Timothy Ray Brown poses for a photograph, Monday, March 4, 2019, in Seattle. Brown, also known as the “Berlin patient,” was the first person to be cured of HIV infection, more than a decade ago. Now researchers are reporting a second patient has lived 18 months after stopping HIV treatment without sign of the virus following a stem-cell transplant. But such transplants are dangerous, cannot be used widely and have failed in other patients. (AP Photo/Manuel Valdes)
Updated March 6: At the Conference on Retroviruses and Opportunistic Infections in Seattle this week, not just one but two new cases of patients who tentatively show signs of being cured were presented. The second and third patients are so-called the “London Patient” and the “Dusseldorf Patient” who both saw the disease go into remission following a bone marrow transplant from donors with a rare genetic mutation. At least two other patients have also received the treatment, which can likely only be used in a small amount of cases.
Earlier reporting: For just the second time, a patient with AIDS appears to have been cured of the disease after receiving a stem cell transplant from a donor with a genetic mutation that provides resistance to HIV, which causes AIDS. But the mutation is exceedingly rare, raising controversial questions of whether it may be replicated using nascent gene-editing tools like CRISPR/Cas9.
An anonymous HIV-positive man in the UK known as “the London Patient” shows no signs of the infection three years after receiving bone marrow cells from a donor with a mutation known as CCR5 delta 32, and 18 months after he stopped taking antiretroviral drugs to treat the disease.
“There is no virus there that we can measure. We can’t detect anything,” Ravindra Gupta, a doctor, professor and researcher who helped lead the man’s treatment, told Reuters.
While Gupta said the patient is functionally cured and in remission, he warned that it’s still too early to say a definite cure for AIDS has been found.
The case is the first apparent replication of another in which an American named Timothy Brown – also known as ‘the Berlin Patient’ – was cleared of AIDS after receiving a stem cell transplant in 2007. Brown reportedly continues to live HIV-free in the United States today.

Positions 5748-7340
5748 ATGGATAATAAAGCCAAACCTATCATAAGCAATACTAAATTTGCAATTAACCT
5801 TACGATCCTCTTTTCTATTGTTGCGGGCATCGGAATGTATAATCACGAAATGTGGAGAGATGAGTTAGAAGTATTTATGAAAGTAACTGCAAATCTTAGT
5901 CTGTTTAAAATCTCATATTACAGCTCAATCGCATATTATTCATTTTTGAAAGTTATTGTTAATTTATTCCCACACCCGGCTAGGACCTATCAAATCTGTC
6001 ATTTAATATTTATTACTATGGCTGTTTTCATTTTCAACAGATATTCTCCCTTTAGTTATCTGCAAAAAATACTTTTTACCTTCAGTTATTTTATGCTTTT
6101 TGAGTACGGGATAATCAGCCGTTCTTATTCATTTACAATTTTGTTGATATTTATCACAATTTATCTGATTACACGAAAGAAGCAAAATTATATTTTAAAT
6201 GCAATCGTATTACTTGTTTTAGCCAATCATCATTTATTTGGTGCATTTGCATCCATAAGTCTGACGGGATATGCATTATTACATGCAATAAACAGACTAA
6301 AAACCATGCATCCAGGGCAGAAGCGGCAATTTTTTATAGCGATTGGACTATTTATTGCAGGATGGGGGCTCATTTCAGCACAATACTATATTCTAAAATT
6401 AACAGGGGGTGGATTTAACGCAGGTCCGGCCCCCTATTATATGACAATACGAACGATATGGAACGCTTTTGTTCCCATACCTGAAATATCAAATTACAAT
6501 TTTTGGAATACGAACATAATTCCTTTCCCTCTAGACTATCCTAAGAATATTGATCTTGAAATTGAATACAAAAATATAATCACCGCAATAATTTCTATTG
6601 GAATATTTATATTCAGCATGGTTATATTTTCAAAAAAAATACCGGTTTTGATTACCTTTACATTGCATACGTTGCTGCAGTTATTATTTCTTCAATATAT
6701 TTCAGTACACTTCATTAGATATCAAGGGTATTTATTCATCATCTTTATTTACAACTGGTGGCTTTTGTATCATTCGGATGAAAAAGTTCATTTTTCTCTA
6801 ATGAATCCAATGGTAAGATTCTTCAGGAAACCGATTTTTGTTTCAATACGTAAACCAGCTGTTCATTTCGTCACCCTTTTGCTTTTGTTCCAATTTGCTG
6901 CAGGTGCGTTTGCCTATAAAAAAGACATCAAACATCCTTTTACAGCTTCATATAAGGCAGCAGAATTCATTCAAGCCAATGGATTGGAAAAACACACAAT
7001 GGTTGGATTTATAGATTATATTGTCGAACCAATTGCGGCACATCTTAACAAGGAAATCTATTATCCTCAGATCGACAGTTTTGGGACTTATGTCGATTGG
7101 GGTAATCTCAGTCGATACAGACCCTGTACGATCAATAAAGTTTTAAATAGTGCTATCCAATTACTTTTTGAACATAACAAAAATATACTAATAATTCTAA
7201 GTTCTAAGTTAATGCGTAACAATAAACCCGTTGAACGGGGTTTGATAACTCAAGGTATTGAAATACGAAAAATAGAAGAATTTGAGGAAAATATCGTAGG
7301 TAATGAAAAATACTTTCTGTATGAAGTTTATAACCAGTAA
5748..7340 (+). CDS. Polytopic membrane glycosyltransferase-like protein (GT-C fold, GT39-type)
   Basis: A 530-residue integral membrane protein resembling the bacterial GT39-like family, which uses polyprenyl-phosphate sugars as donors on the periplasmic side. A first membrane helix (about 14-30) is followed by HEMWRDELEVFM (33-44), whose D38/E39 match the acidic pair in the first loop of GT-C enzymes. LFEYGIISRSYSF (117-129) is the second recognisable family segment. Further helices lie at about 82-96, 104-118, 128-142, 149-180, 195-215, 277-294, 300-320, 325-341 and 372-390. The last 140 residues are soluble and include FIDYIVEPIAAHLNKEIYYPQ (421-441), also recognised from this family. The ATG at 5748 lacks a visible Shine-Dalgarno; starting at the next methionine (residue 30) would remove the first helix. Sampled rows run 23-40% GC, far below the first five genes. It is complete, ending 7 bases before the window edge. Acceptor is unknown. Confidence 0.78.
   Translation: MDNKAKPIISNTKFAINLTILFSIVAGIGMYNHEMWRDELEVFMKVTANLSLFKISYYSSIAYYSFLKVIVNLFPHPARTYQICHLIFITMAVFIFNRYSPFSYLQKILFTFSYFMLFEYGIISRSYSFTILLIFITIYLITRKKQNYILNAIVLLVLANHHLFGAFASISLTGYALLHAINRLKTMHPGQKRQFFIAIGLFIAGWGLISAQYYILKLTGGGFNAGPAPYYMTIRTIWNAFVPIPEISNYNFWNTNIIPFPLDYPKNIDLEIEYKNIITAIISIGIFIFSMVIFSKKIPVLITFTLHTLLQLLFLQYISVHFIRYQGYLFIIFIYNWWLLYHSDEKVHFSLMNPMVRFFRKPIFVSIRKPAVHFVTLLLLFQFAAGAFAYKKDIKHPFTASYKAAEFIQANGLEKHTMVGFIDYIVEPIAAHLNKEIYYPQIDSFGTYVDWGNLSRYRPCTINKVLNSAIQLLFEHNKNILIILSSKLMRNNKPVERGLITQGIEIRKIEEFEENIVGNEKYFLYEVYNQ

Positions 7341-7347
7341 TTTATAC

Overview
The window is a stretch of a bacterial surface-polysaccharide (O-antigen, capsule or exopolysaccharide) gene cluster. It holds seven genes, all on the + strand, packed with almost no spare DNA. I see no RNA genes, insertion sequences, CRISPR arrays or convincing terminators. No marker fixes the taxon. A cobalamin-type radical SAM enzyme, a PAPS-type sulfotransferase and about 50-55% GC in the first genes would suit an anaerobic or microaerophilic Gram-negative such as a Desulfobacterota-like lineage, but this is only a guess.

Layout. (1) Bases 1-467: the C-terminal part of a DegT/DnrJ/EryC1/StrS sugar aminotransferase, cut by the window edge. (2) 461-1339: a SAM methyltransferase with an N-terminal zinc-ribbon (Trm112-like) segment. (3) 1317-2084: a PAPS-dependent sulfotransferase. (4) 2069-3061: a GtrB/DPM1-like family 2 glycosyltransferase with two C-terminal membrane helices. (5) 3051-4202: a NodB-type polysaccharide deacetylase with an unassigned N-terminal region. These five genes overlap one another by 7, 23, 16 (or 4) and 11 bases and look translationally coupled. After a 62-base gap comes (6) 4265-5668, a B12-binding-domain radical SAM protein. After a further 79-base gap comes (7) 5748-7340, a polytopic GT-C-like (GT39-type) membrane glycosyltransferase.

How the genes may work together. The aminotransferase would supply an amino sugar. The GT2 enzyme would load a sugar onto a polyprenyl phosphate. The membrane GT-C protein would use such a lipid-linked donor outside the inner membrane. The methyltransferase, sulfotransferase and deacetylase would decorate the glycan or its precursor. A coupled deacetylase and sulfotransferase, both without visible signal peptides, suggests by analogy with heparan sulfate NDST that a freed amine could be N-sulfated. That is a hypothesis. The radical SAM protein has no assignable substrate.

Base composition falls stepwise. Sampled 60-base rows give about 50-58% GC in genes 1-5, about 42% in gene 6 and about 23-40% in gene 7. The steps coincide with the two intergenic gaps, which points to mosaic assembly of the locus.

This undated photo provided by the Centers for Disease Control and Prevention shows a scanning electron micrograph of multiple round bumps of the HIV-1 virus on a cell surface. In a report released on Monday, July 24, 2017, researchers said a South African girl born with the AIDS virus has kept her infection suppressed for 8 1/2 years after stopping anti-HIV medicines _ more evidence that early treatment can occasionally cause a long remission that, if it lasts, would be a form of cure. (Cynthia Goldsmith/Centers for Disease Control and Prevention via AP)
While the two cases could represent a clear breakthrough in the search for a cure to a disease that afflicts millions worldwide, experts caution that a readily available therapy to cure AIDS remains far off. The genetic mutation that appears to have cured the two men is very uncommon and the treatment can be complex and expensive.
One potential solution could be to recreate the rare genetic mutation using relatively new gene-editing tools like CRISPR/Cas9. Researchers have successfully used the tool to confer HIV resistance in mice and last year Chinese researcher He Jiankui created an epic stir when he flouted all sorts of ethical considerations to use CRISPR on human embryos. He claims his work resulted in the birth of twin girls who are resistant to HIV despite having an HIV-positive father.
A review of the potential uses of gene-editing to prevent or cure AIDS was published in December in the journal Frontiers in Microbiology. It raises a number of concerns and challenges when it comes to using these new technologies to take on AIDS, not the least of which are so-called “off-target effects.” Put simply, if CRISPR misses its target it could lead to cancer or other adverse effects.
Still, attempting to replicate the HIV-eradicating effects seen in the Berlin Patient has been the topic of much research over the past decade, but it has been hampered by the lack of any other apparently cured AIDS patients. Now it appears the cure may have finally been duplicated. It’s still early days for both this promising treatment and for gene-editing technology, but work on eventually combining the two may now be able to accelerate.